Archive | central american RSS feed for this section

Teodora’s Kitchen

26 Jul

Teodora's panamanian food truck

Facebook
(614) 282-9636

Teodora’s is a mother/daughter+ operation serving the mother’s native Panamanian cuisine. I caught them on their first day of operation, and may well have been their first customer.

This usually isn’t a good thing – you can’t really evaluate a food business of any sort based upon their opening moments, but you can, at minimum, reasonably surmise that if it’s good at the start, it has a promising future.

So, to be frank – if it wasn’t good, I wouldn’t be writing this. It wouldn’t be fair. And, while there were a few minor hiccups here and there, the food, the truck, and the value proposition were truly impressive from the very start.

panamanian food truck

As to value, look at what you get for $8:
carne frita teodoras

That’s Teodora’s carne fritas – a generous portion of flavorful skirt steak, on a rice and yuca base smothered in lentils, served with an intriguing take on potato salad and a nice, chunky house made pico de gallo style salsa. Everything was spot on, and for someone who isn’t normally much of a fan of potato salad, their take, which includes beets and fresh peas, satisfied completely. Freshness of the ingredients was conspicuous.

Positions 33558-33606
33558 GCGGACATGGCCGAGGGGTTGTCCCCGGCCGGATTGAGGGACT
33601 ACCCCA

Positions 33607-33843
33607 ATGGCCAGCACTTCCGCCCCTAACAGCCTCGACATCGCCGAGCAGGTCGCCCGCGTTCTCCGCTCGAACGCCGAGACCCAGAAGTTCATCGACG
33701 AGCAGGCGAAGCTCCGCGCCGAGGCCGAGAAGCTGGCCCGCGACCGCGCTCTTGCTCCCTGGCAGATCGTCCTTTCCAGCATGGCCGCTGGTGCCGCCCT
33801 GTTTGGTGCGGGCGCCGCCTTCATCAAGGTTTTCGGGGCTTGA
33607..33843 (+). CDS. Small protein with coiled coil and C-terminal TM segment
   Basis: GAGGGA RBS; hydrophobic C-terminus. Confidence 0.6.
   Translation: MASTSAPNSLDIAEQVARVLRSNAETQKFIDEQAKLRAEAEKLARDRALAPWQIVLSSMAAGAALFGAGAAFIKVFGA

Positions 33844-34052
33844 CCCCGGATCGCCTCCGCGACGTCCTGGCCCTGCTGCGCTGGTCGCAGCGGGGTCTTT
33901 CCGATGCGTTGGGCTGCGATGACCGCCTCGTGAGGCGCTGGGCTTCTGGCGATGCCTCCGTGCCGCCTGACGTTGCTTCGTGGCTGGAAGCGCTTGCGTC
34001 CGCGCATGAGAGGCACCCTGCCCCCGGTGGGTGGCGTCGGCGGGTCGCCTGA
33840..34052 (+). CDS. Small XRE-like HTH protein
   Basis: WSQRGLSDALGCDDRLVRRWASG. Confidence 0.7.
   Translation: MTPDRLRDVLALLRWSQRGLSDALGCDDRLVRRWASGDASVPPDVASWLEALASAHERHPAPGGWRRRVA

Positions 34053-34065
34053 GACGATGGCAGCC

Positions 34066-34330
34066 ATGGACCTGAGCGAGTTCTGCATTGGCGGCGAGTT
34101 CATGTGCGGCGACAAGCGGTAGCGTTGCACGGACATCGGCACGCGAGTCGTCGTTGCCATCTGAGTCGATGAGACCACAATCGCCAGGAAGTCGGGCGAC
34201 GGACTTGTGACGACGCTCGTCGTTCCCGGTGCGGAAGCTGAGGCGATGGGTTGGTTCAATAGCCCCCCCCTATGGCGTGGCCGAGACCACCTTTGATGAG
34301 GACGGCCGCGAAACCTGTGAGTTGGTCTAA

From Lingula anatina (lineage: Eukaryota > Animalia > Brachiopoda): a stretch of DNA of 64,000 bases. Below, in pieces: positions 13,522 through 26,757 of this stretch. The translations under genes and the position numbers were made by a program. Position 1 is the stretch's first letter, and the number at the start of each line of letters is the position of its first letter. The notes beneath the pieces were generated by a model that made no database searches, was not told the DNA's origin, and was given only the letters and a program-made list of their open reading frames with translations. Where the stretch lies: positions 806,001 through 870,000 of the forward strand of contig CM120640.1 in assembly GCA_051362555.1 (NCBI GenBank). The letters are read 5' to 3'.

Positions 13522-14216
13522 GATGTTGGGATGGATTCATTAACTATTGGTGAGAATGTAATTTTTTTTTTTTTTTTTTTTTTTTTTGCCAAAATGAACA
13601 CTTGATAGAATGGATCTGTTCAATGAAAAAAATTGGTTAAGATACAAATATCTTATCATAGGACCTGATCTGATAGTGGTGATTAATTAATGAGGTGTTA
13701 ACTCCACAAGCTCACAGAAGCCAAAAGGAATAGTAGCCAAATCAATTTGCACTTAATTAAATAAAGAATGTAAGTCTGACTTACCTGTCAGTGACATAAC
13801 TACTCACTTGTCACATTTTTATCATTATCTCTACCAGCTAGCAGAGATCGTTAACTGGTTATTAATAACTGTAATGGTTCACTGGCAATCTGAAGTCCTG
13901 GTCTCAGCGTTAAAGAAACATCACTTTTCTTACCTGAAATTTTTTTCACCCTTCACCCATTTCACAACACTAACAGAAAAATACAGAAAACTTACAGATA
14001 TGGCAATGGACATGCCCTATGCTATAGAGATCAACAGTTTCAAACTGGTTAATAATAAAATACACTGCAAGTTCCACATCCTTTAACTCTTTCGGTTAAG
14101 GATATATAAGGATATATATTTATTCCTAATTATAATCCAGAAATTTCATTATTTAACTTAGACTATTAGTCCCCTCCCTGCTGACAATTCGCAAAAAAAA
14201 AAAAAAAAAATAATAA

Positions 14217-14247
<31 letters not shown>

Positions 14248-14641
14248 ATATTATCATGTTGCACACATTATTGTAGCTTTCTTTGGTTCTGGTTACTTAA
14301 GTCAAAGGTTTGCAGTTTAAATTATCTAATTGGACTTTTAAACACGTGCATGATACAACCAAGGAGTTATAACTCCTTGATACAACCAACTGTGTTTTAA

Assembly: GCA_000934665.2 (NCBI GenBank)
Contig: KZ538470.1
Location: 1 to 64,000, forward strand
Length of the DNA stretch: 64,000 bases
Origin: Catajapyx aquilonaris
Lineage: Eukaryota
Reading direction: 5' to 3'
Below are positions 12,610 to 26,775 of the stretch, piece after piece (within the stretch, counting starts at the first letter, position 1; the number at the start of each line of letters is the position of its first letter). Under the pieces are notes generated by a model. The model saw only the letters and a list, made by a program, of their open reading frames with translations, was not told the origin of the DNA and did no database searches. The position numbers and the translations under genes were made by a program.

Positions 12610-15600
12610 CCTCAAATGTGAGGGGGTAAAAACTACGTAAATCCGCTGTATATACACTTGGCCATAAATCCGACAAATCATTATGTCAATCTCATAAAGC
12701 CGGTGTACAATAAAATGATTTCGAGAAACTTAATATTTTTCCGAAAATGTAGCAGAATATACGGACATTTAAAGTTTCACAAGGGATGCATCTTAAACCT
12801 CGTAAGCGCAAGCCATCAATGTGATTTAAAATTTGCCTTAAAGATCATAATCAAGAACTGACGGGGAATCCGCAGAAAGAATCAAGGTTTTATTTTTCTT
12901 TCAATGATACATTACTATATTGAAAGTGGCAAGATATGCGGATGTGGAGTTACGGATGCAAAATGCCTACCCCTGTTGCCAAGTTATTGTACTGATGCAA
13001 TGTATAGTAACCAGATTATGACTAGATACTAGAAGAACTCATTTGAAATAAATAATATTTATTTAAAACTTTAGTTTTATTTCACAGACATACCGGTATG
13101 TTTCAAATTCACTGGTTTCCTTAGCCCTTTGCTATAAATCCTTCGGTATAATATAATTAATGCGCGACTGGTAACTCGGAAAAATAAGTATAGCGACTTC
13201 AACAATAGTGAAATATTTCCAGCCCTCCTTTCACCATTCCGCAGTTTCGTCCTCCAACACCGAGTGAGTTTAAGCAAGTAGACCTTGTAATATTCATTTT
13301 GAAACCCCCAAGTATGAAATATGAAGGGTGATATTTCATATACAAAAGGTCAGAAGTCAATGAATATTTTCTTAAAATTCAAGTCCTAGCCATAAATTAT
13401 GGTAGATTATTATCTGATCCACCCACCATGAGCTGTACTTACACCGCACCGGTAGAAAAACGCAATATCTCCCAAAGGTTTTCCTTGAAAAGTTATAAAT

Another $8 option was the empanadas:

panamanian empanadas

These were solidly good, though perhaps a bit less so than the carne fritas. The empanada shells are of the central American variety – corn meal based and delightfully crispy on the outside – and ground beef filled them. I’m a huge fan of these in general, and while I enjoyed them I felt the shell to filling ratio was a bit off and that the flavor of the filling could’ve been amped up a bit more. Still, plenty satisfying, and also a great deal.

Other menu items that you can bet I’ll be back to try include tamales and arroz con pollo.

A fun parting thought – Panama is the connector between North & South America, and I couldn’t help but be tickled by how the two dishes I tried illustrated that vividly. The carne fritas vibed very similar to a Brazilian PF style picanha steak dish (substitute beans for the lentils and it’d be a dead ringer), and the empanadas were reminiscent of a Salvadoran favorite.